"This Little Book;" Marjory Wardrop and the Tales of the Georgians
Updated: Sep 23, 2020
Statues dedicated to Marjory Wardrop and her brother Oliver in Tbilisi, Georgia in 2015, for the siblings' dedication to the nation and its culture and a photograph of the scholar herself. Tbilisi also boasts a square named for Oliver Wardrop and a room in parliament's national library that bears both of their names.
The very best version of the Cinderella story is that of the female Victorian scholar who starts her studies in secrecy, hiding her work from even from her parents, and ends it with her previously hidden work, her talents and herself celebrated by an entire nation. This is the story of the English scholar Marjory Wardrop, who introduced the English-speaking world to the ancient literature and folktales of Georgia. The conflict Wardrop faced in trying to break out of the domestic sphere assigned to her is palpable in this letter to her brother Oliver:
“I have got to stay at home just doing nothing when I might be living, learning and working. If I had been a man, I should have run away long ago and seen the world. You cannot think how rebellious against my situation I often feel. But there is no help for it: a woman must not have strong feelings, and I must pretend I am delighted with my happy existence. Nobody seems to understand that the soul, or I suppose I must say the heart as I am only a woman, strives and longs for something more than a well-built house and good things to eat, with a certain amount of paternal and maternal affection and a few respectable acquaintances. I don’t think you can feel much more lonely than in the far-away East than I often do at home.” (7)
Wardrop's words en totem echo those of certain revelations from Charlotte Bronte’s heroine Jane Eyre, in a novel Bronte felt she had to publish under a pen name almost fifty years before. Those about the prohibition of women having strong emotions unfortunately reflect complaints I read from women striving for equality in the workplace today. I felt an admiration and kinship with Wardrop before learning more about her personal experience, but learning about her aptitude in learning Old and Modern Georgian before having ever set foot in the country, she has truly become a hero to me. I write this article having just read Nikoloz Aleksidze’s handsome coffee-table book, Georgia; A Cultural Journey through the Wardrop Collection, published this summer by the Bodleian Library, and having long wanted to review Wardrop’s collection of Georgian Folk Tales. I will do both here.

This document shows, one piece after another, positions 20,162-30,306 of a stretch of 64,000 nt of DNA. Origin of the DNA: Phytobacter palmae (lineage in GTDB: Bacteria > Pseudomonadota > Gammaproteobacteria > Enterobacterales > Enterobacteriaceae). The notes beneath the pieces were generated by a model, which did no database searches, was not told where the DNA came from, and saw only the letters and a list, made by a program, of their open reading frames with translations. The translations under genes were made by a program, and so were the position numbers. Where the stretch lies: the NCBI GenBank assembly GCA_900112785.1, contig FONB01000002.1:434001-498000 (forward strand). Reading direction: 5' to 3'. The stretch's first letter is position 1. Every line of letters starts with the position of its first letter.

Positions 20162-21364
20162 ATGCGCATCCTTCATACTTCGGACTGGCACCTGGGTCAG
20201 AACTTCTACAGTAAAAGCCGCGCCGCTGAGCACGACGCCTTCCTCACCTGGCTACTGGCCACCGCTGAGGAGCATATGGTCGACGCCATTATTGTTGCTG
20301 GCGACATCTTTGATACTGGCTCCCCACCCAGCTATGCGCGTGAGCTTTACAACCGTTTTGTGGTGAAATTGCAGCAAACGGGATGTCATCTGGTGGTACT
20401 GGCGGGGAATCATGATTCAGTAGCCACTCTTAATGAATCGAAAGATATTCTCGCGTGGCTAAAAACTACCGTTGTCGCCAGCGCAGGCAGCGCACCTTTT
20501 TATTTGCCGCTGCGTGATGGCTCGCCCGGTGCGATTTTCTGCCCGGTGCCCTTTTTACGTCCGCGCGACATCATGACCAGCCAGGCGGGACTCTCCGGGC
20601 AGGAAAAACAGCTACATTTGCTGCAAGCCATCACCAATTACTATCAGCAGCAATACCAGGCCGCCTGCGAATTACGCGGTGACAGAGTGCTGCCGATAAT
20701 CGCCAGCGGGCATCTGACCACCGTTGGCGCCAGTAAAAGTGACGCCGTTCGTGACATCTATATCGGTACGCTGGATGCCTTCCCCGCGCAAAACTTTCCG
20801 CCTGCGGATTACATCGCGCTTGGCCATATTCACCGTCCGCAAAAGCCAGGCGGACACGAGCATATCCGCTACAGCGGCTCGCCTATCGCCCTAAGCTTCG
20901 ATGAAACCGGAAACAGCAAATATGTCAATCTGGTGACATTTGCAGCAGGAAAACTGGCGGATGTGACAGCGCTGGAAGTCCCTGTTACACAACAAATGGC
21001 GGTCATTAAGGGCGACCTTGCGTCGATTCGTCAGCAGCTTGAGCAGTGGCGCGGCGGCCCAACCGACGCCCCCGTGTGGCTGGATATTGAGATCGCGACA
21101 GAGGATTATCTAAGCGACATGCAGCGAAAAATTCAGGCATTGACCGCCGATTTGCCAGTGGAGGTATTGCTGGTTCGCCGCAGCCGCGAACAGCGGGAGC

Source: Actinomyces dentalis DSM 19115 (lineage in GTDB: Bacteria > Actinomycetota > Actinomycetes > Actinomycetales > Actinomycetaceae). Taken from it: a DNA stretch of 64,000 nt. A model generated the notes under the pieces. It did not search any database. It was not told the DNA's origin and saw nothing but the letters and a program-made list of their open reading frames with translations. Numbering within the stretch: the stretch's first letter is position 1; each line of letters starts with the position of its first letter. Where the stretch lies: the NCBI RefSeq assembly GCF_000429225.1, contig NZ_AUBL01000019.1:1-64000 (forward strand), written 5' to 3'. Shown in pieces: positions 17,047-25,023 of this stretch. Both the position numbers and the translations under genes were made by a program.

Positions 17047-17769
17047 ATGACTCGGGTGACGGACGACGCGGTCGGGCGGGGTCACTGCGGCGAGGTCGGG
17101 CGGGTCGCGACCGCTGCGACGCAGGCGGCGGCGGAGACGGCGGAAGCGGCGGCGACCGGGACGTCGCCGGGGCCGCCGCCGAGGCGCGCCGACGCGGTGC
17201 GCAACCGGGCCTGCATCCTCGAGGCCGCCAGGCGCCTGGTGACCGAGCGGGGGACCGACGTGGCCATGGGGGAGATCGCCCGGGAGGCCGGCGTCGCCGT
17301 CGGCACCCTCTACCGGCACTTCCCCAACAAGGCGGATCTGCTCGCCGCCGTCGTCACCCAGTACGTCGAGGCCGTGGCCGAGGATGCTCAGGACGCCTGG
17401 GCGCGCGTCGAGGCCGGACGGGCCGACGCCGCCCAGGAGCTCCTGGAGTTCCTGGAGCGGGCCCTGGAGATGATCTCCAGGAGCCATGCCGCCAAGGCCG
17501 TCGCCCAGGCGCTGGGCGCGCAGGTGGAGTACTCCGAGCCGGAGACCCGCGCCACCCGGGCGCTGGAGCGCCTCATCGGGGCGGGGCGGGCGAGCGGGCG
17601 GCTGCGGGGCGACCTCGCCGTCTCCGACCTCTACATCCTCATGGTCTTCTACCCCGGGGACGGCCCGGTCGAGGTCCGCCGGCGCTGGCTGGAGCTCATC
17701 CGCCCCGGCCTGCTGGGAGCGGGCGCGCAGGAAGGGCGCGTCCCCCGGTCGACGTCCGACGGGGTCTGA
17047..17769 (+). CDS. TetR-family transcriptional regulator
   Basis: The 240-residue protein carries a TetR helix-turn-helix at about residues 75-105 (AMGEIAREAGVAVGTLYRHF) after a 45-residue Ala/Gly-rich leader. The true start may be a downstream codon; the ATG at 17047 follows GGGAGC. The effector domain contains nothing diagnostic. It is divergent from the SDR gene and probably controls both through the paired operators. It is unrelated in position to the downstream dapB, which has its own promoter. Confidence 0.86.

There were two things that I enjoyed most in Aleksidze’s text. The first was learning more about Marjory Wardrop. I must register the complaint that this was not a more Marjory-centered book, but given the text’s focus on the Bodleian’s Wardrop Collection, built by Marjory and her brother Oliver, I am grateful for what I got. Aleksidze recounts the effects of a letter Wardrop wrote to Georgia’s literary luminary of the day, Ilia Chavchavadze, to ask Chavchavadze if he would give her permission to publish her translation of his poem, “The Hermit.” Chavchavadze was so impressed with Wardrop and her grasp of his language that he printed her letter in a newspaper he edited and the letter set off a debate about the state of women’s rights in Georgia. It received a flurry of lively responses in the newspaper, including: “The letter is written in fine Georgian, such fine Georgian that I wish a young Georgian woman had been able to write in it” (22). Ekaterina Gabashvili, a founder of the Georgian feminist movement, wrote: “Today, every young woman, if not entirely devoid of energy, can act freely, can receive higher education, and an educated person will never succumb to anyone these days. A modern woman will never bow in front of a man: please take me as your slave” (22). The irony to these responses is that the woman sparking debate in the state of rights of Georgian women felt compelled to ask her brother Oliver not to reveal to their parents, who disapproved of her interest in learning Georgian, that she was, in fact, compiling a Georgian-English dictionary that would exceed a thousand words!
Image of ashughs, public poets and musicians from Aleksidze’s Georgia, with traditional drums, daf, a large somewhat tambourine-like instrument with jingling internal rings, the plucked tar, and the bowed kamanche.
The second thing I most enjoyed learning about in Aleksidze’s Georgia was just how much the culture values storytelling. From the photograph of the four ashughs, the public poets and musicians who performed in public squares and challenged each other to the equivalents of rap battles, to the number of kings who produced their own poetry, a love of stories is apparent. The ashughs composed and performed in Georgian, Armenian, Azeri, Turkish and Farsi, and Aleksidze writes that Tbilisi’s greatest poet, Sayat-Nova, “exhibited poetic virtuosity in all of these languages” (15). And the works of the poet kings were not just the extravagant hobbies of powerful men with captive audiences, but texts that were popular and handed down. King Teimuraz I produced adapted the Biblical story of Joseph and Potiphar’s wife, a tale popular throughout the region. Aleksidze writes that his greatest poetic achievement was a poetic adaptation of the martyring of his mother, Queen Ketevan, which he witnessed. Georgia’s location north of Iran and Turkey placed it in the historical reach of competing empires, but also in the midst of different language groups and cultural histories. The English Wardrop also brought her own love of stories to Georgia, first seeing the land through the classical lens of Greek mythology, marveling that she was in the lands of Jason, Medea and the golden fleece, of Prometheus’s chaining. One can hear her poetic heart gush as she brags of meeting Georgians named Jason, Medea, Telemachus, Juno and Venus: “In Imereti we are in the land of romance” (10). These are the sentiments of a romantic finally discovering herself unbound .